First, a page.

This may become particularly bothersome for somebody living with this type of condition if smaller patches of hair loss begin to connect and start to give the impression of larger bald patches. Hair loss may occur on any part of the body where hair grows naturally including the eyebrows, eyelashes, face and other body parts, but it most commonly occurs around the scalp.

Sometimes alopecia areata may result in total hair loss that may or may not grow back. In this particular circumstance, the condition can be referred to as alopecia universalis or alopecia areata. When hair does grow back on a person who has had alopecia universalis, it may also be inclined to fall out again in the future, maybe even years after the condition first appeared.

Much like other skin conditions like rosacea and vitiligo, alopecia areata can be broadly characterized as an autoimmune disorder. A person who already has one autoimmune disorder is likely to suffer from others as well. This is because of the nature of autoimmune disorders in themselves. When people have an autoimmune disease, their immune system mistakenly attacks normal parts of the body, like hair follicles, joints and other cells. This is because the immune system mistakes these components as foreign, and releases antibodies in defense.

There is no cure for alopecia areata or other skin disorders, but a dermatologist in Palo Alto can administer skin treatment in Walnut Creek that may slow hair loss or help maximize the chances that hair will regrow. The good news is that most people living with alopecia areata and other autoimmune disorders are otherwise healthy, and these types of conditions are not an indication of cancer or another more serious underlying disease.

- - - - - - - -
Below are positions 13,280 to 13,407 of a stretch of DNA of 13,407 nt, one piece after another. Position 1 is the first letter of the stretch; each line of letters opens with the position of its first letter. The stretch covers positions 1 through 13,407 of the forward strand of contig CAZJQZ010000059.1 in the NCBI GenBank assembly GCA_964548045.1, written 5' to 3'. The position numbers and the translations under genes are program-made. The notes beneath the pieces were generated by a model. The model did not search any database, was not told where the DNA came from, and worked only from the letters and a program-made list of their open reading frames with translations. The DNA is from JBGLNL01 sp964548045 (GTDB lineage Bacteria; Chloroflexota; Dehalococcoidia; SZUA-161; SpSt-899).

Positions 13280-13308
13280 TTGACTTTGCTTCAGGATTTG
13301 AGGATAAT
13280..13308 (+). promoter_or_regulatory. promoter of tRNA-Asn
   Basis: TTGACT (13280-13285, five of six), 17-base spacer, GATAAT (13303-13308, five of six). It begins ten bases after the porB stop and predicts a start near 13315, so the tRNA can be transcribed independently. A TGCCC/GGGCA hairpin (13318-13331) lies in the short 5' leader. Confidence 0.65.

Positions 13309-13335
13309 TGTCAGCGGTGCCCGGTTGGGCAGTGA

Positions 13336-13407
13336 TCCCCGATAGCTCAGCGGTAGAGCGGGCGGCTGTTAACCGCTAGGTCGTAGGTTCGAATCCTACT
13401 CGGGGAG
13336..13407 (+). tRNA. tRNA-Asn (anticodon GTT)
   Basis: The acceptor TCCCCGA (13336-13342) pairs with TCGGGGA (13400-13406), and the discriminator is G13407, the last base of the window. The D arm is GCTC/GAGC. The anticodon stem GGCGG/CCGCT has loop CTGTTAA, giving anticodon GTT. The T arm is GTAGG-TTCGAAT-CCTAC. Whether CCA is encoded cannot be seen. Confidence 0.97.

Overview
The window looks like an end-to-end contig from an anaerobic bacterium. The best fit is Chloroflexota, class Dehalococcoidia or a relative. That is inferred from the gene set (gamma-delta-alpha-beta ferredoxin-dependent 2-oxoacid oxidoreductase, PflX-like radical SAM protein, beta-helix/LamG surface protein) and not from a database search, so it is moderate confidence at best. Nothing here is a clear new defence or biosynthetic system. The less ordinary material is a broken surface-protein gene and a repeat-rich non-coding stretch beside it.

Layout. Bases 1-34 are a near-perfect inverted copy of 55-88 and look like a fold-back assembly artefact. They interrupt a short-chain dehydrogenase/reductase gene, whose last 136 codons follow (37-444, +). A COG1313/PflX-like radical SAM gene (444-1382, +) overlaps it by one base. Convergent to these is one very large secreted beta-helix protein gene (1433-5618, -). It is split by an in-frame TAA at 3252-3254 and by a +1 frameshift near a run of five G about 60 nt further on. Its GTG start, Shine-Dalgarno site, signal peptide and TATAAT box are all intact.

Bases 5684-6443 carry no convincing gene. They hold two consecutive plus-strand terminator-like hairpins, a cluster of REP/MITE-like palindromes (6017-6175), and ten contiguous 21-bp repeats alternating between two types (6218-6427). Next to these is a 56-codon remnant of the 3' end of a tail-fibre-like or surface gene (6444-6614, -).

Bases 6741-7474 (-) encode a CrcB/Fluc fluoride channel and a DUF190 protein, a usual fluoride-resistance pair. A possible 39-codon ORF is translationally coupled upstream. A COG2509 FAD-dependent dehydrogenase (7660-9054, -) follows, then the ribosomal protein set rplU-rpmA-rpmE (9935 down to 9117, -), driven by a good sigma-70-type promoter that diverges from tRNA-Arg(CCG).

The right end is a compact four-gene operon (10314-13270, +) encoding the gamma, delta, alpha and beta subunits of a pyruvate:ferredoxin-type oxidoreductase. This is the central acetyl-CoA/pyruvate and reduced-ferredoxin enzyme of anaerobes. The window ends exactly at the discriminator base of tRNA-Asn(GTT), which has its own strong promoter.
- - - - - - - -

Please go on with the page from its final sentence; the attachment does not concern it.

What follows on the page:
In addition, there are some simple strategies and tips that people living with alopecia areata can keep in mind to help themselves take back control of their condition and make things feel more manageable, and this article is meant to cover some simple self-care advice to help prevent flare-ups and make things easier.

Helpful Advice For People Living With Alopecia Areata


Talk to a dermatologist in San Francisco

When many people first discover signs of hair loss, they feel embarrassed about seeking out the advice of a professional skin doctor in Roseville. In fact, many even try to hide their hair loss from close friends and loved ones by wearing hats or caps to cover the baldness. Some even mistakenly believe they are suffering from a life-threatening disease like cancer.

In reality, the sooner that a person opens up about their hair loss, the better that they are likely to feel. Support of family members and friends can be very reassuring in times like these, and talking to an expert will allow for an accurate diagnosis that can put their minds at ease. The sooner the alopecia areata is detected, the more likely an available skin treatment in Walnut Creek is to be effective.

A professional dermatologist in Palo Alto will also be the best equipped to give specialized tips and advice that is specific to the individual and the type of condition that they are living with. Alopecia areata often come with the side effect of changes to the nails, which may become dry, brittle or yellow. Any noticeable changes in the nails should also be reported to a dermatologist in San Francisco so they can work to help minimize any pain or discomfort experienced as a result.

Bundle Up

Human hair forms a natural form of insulation from colder temperatures, and therefore; those who are experiencing any kind of hair loss are much more likely to feel cold or chilled. As such, it is important to take extra precautions to protect the affected area from cold temperatures.

Feeling chilled can cause added stress, which may in turn trigger an immune response that can exacerbate the condition. It is likewise important to apply extra sunscreen to any areas of the scalp that might have experienced hair loss before heading outdoors. Use a water-resistant sunscreen with an SPF of 30 or higher, and seek out brands formulated for sensitive skin. These fragile areas of the body can be especially inclined to burn easily when exposed.